When the right wing of our army was driven back on the morning of the 31st of December, the field hospital was for a time in the hands of the rebel cavalry, with the surgeons and all their attendants, among them Surgeon Heise, Steward Stumph, and others of the 100th. The scattering which was made among the surgeons and attendants, and the manner in which many of them became suddenly invisible is said to have been something wonderful, if not miraculous. The rebel cavalry did not make a long stay, and when they retired, surgeons and attendants were to be seen emerging from all conceivable hiding places. It also happened that Dr. McArthur, of Joliet, was at this time on a visit to his old friend and partner, Dr. Heise, and when the alarm and confusion consequent upon the visit of the cavalry occurred, he mounted his hors, intending to return to Nashville, being entirely satisfied with the glimpse he had got of the elephant. But this was not so easily done. The roads were entirely blocked up with army teams and the demoralized right wing of the army. He tried to go across logs, and is said to have performed some most astonishing feats of horsemanship and high and lofty tumbling in his hurried efforts to get through. Finding egress impossible, he returned to the hospital, nor recovered, and rendered valuable professional assistance.

While this was happening, the surgeons who were on the field (Drs. Harwood and Woodruff,) were at a loss what to do with the wounded, who were fast accumulating on their hands. Finally, in company with others of the same division, they were carried across the creek to the left, where there was a fair-sized house, all the available room of which, as well as the adjoining yard, was soon occupied. While busy in attending to the wounded, these surgeons and attendants heard the wild, unearthly yell of the rebels, and in a moment they were surrounded by rebel cavalry, who ordered the surgeons, ambulances and nurses to fall into line and go with them. A few obeyed, but the surgeons, and most of the others kept out of their way as much as possible and attended to their business, and soon one of our batteries opened on the rebels and they found the place too hot for them to hold, and left. In the afternoon the surgeons recrossed the river and sent the wounded to the division hospital, which had been recovered, and was again in order.

On the fourth day of the battle, (January 3d), when our boys were pretty hungry and rations scarce, a smoke-house was discovered between our picket line and that of the rebs, but much nearer the latter. The boys all knew that a southern smoke house meant plenty of bacon, and they determined to clean that awned, and accordingly they charged, captured the contents, and returned with the spoils. But it took some nerve to do this under a sharp fire from the rebs, who were not a little astonished at the boldness of the exploit, and chagrined at the loss of the bacon. One man was hit by a sharpshooter.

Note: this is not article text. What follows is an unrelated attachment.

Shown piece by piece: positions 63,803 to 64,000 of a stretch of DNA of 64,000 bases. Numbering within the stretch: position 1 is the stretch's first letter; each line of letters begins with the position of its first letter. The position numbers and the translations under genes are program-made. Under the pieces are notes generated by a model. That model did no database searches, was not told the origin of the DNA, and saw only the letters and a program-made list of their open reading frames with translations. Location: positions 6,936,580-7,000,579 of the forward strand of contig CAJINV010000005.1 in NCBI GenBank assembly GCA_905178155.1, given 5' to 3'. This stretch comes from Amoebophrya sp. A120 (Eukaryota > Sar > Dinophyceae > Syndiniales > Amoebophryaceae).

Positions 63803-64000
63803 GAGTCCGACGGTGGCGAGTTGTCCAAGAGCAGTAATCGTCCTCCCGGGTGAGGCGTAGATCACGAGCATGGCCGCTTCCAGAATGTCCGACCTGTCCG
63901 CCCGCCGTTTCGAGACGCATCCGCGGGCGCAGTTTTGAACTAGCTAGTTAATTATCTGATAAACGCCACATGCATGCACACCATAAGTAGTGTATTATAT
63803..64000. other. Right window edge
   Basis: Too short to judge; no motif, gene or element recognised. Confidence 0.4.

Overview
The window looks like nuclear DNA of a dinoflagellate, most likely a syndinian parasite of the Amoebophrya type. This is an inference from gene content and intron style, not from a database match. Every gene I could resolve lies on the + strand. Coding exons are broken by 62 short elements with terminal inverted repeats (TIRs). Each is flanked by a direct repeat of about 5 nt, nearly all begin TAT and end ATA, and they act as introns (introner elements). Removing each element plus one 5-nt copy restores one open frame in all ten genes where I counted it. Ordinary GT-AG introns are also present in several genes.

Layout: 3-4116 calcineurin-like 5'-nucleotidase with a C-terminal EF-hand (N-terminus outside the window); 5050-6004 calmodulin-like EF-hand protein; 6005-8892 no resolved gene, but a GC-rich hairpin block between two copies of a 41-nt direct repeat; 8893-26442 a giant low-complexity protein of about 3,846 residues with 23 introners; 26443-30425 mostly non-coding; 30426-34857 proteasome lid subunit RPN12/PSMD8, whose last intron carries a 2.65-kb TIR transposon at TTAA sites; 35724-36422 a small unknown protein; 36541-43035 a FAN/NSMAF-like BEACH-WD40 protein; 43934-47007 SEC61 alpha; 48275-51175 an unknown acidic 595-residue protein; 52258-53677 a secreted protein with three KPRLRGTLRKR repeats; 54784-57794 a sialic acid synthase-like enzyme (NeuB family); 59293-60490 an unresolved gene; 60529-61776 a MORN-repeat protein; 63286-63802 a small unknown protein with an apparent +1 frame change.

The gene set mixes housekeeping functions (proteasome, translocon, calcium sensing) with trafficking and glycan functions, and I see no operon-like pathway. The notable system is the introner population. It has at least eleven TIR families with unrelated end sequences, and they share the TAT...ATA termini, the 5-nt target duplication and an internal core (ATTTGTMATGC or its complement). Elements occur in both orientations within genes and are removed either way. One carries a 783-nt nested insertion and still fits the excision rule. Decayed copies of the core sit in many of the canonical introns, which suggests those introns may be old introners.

Lieut. Bartlett, also, with the quick eye of a professional, spied a cow in the distance, and got permission to go into the butchering business. It was soon brought in by the hungry men, slaughtered and dressed "secundum artem," and very soon there was nothing left but hoofs, horns and hide.

After the close of the battle, on the night of the 3d, the 100th regiment and the brigade recrossed the river, and camped back of the first day's battle field. The river was rising rapidly, and the main body of the army was on the north side of the river. Next day, the 4th, they heard that Murfreesboro was evacuated; but the division staid at this place until the 7th, lying on the rocks, and in the mud, without shelter, and short of rations. Some went hunting in the groves, and helped out the scant rations with squirrels and rabbits, and I presume, an occasional pig. They then moved to Murfreesboro, camping on the Manchester pike, and the next day the wagons came up and tents were pitched. On the 9th, the camp was again charged to the left of the town, in a low, wet place. Everyone was tired out, and many sick, and the Spence House, near by, was temporarily used as a hospital. Those who were able to work were put upon the building of fortifications made with trees and dirt.

On the 13th, the regiment was gratified with the sight of some familiar faces from home, Chas. Weeks, O.W. STillman, and Otis Hardy, of Joliet, and Dr. A.W. Bowen and Franklin Mitchell, of Wilmington, who had started on the reception of the news of the battle. Mr. Mitchell arrived too late to see his son alive. They remained with the regiment three or four days, giving the boys the news from home, and carrying back messages from them.